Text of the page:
Two different Climbers, Two fine Achievements

by Jack Geldard - Editor - UKC Jun/2008
This news story has been read 26,603 times
Rhapsody: E11 7a, a desperate, sequential crimp-fest, powering up an amazing blank section of rock. Escapable, but offering a challenge that is worth flying half-way across the world for - amazing moves, huge fall potential and cutting edge difficulty. The line took Dave MacLeod months, if not years to complete. MacLeod trained hard and finally came through, leaving his mark on Dumbarton and on the world climbing scene. His efforts were recorded on camera by Hotaches Productions in the landmark film E11 and Dave's emotions and drive hit a chord with climbers worldwide.

Sonnie Trotter came to Scotland to climb Rhapsody. He put his cards on the table, in the full media spotlight, with all the pressures that come with being open about your ambitions. He gave it his all and he succeeded. The route didn't go without a fight, Sonnie had to extend his stay not once, but twice. Climbers chipped in with financial help - which Sonnie nobly turned down, and he had just enough financial resources to enable him to stay longer and complete his goal.

After taking twenty four falls from the headwall of Dumbarton Rock, Trotter latched the top of the crag on Monday the ninth of June and he pulled over to victory. A superb show of strength, will and tenacity, placing Trotter high in the list of the world's top climbers.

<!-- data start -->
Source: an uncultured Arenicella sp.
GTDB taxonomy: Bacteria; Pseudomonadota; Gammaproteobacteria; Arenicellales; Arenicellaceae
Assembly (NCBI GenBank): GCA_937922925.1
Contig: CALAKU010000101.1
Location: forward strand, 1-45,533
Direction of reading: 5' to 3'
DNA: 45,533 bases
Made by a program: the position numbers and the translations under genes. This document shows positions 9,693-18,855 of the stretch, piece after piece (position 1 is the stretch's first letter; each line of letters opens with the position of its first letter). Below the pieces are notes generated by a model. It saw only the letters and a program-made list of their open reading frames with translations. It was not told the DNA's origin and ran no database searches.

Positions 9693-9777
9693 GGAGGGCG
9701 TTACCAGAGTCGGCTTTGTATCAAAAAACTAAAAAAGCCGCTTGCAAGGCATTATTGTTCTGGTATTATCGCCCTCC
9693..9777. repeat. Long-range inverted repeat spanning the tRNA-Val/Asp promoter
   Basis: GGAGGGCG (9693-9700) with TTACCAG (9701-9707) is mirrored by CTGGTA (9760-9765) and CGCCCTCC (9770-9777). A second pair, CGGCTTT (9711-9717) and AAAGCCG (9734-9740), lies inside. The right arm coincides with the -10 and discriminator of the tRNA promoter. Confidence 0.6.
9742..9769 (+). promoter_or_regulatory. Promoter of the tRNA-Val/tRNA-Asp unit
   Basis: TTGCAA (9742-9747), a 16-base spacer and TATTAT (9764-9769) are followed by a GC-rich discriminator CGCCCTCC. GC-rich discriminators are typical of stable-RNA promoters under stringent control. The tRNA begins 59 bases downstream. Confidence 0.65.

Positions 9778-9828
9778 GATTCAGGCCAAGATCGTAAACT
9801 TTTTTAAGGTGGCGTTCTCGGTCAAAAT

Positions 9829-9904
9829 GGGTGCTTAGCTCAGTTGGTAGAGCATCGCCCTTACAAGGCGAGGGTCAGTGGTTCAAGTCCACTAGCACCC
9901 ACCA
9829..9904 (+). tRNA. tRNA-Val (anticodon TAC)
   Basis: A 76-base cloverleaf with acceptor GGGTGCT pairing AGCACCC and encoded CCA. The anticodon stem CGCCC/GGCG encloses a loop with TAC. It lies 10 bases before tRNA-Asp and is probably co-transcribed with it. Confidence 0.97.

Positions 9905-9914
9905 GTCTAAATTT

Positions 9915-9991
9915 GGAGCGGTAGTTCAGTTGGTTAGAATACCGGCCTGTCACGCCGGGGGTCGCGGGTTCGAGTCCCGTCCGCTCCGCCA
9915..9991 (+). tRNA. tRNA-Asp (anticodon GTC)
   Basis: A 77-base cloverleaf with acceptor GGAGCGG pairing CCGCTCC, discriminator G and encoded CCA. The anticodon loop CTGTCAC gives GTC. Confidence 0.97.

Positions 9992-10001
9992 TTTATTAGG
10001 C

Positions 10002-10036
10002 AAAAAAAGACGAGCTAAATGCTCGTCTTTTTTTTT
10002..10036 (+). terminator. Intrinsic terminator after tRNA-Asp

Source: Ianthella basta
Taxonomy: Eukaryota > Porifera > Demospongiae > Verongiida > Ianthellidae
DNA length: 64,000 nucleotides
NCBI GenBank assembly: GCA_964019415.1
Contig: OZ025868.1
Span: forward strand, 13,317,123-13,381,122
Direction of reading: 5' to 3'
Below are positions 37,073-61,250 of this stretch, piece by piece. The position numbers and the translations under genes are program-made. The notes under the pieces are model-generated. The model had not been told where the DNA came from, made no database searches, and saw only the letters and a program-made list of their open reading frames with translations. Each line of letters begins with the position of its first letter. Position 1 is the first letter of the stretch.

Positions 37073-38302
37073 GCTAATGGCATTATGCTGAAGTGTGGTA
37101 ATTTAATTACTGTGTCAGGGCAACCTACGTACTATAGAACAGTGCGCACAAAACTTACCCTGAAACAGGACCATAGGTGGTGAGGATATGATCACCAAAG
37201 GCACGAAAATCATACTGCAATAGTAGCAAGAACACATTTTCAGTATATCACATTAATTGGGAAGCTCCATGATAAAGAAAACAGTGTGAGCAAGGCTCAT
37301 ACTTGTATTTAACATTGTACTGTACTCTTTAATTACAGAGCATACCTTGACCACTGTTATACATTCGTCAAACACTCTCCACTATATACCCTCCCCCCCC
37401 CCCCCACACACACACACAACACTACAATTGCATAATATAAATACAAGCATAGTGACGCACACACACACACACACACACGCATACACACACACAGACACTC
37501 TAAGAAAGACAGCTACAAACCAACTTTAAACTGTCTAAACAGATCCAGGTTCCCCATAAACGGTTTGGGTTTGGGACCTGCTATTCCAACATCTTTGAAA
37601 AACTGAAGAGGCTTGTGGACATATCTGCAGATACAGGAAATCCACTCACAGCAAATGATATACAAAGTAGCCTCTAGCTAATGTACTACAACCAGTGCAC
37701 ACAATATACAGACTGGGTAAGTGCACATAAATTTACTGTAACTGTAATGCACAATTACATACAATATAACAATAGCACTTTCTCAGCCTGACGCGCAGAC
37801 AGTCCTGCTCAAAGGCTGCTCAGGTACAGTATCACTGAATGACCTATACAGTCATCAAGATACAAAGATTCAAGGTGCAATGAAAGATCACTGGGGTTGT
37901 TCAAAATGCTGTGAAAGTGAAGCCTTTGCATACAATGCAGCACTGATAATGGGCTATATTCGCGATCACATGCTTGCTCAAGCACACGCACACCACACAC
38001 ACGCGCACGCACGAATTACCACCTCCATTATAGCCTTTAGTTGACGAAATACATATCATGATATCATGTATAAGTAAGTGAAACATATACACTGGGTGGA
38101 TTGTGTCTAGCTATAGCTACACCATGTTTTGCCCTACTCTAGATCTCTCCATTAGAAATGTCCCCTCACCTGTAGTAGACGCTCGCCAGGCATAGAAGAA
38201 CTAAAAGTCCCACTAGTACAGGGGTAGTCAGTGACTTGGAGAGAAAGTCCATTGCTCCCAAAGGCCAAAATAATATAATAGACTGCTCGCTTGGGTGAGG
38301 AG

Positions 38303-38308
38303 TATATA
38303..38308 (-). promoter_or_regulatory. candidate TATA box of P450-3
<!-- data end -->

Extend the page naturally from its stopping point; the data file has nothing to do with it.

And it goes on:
"I fell into a place of power that I have not been to for a while, I squeezed tighter and knew it was over, a truck could not have pulled me off. On top, I stood on cloud nine. I still am. Cloud ten maybe even, if there is such a thing."

There have been various discussions about the line and the eliminate nature of the route, but the fact remains that a superb physical and mental challenge was set by Dave MacLeod. Sonnie Trotter has risen to that challenge.

Read the UKC Article and Exclusive Interview


Margins of the Mind: is considered by John Redhead to be his most difficult route. Tackling a blank, mossy wall high on the mountain cliff of Cloggy, it stood unrepeated for two decades. Just after the Millennium, Cloggy technician Nick Dixon made a headpoint ascent, extensively practising the moves and learning the blind and poor gear placements. He upgraded the route to E8.

Margins of the Mind epitomised all Redhead stood for in climbing; mortally serious, furiously blind and technical, a stunning line in a remote and lonely setting. Redhead climbed the route after minimal abseil cleaning and when committed high above the crux, he thought he was going to die:

"You've let me down this time Dave, you bastard. You've let me down"

His words echoed down the wall to his belayer, Dave Towse. Dave had encouraged John to go for it and now John thought his end was upon him.

Neil Dickson walked slowly up to Cloggy last Sunday morning. His climbing partner for the day was John Redhead, his intended route - Margins of the Mind. Climbing on sight, with no knowledge of the route (Redhead couldn't remember where it started - it was over twenty years since he had passed a chalked finger over the wall) Neil slowly inched his way upwards on tiny holds with no meaningful protection.

Over four hours after stepping on to the wall, he reached the final moves before easy ground. His tips were all split from the tiny razor edges, his shoulders cramping with pain and fatigue, the only protection high enough to keep him from the floor was a tiny RP and a wire hooked over a pencil-tip sized spike. Then, right at the last moment, his foot slipped.

Read the UKC Interview WITH ACTION VIDEO

Thanks to Posing Productions for the video extract of Neil and John Redhead.

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